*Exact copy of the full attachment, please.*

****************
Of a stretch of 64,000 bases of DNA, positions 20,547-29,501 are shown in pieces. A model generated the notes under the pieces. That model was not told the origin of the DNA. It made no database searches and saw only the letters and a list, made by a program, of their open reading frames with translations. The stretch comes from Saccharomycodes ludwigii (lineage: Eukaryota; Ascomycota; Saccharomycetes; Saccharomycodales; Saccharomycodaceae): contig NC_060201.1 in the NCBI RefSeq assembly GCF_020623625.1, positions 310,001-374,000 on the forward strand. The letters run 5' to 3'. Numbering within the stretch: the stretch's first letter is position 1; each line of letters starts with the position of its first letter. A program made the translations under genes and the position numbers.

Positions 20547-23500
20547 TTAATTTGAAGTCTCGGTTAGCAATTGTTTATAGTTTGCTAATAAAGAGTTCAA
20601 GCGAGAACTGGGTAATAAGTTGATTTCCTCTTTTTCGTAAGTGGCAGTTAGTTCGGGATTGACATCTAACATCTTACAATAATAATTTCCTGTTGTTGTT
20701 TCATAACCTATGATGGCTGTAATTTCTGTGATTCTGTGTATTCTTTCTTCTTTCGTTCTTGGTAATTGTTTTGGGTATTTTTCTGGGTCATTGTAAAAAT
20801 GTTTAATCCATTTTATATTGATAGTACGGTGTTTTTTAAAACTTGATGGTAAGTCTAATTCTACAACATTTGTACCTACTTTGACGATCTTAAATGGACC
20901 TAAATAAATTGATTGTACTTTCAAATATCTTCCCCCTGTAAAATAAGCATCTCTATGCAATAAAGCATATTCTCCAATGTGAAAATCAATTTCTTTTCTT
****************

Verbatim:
Of a stretch of 64,000 bases of DNA, positions 20,547-29,501 are shown in pieces. A model generated the notes under the pieces. That model was not told the origin of the DNA. It made no database searches and saw only the letters and a list, made by a program, of their open reading frames with translations. The stretch comes from Saccharomycodes ludwigii (lineage: Eukaryota; Ascomycota; Saccharomycetes; Saccharomycodales; Saccharomycodaceae): contig NC_060201.1 in the NCBI RefSeq assembly GCF_020623625.1, positions 310,001-374,000 on the forward strand. The letters run 5' to 3'. Numbering within the stretch: the stretch's first letter is position 1; each line of letters starts with the position of its first letter. A program made the translations under genes and the position numbers.

Positions 20547-23500
20547 TTAATTTGAAGTCTCGGTTAGCAATTGTTTATAGTTTGCTAATAAAGAGTTCAA
20601 GCGAGAACTGGGTAATAAGTTGATTTCCTCTTTTTCGTAAGTGGCAGTTAGTTCGGGATTGACATCTAACATCTTACAATAATAATTTCCTGTTGTTGTT
20701 TCATAACCTATGATGGCTGTAATTTCTGTGATTCTGTGTATTCTTTCTTCTTTCGTTCTTGGTAATTGTTTTGGGTATTTTTCTGGGTCATTGTAAAAAT
20801 GTTTAATCCATTTTATATTGATAGTACGGTGTTTTTTAAAACTTGATGGTAAGTCTAATTCTACAACATTTGTACCTACTTTGACGATCTTAAATGGACC
20901 TAAATAAATTGATTGTACTTTCAAATATCTTCCCCCTGTAAAATAAGCATCTCTATGCAATAAAGCATATTCTCCAATGTGAAAATCAATTTCTTTTCTT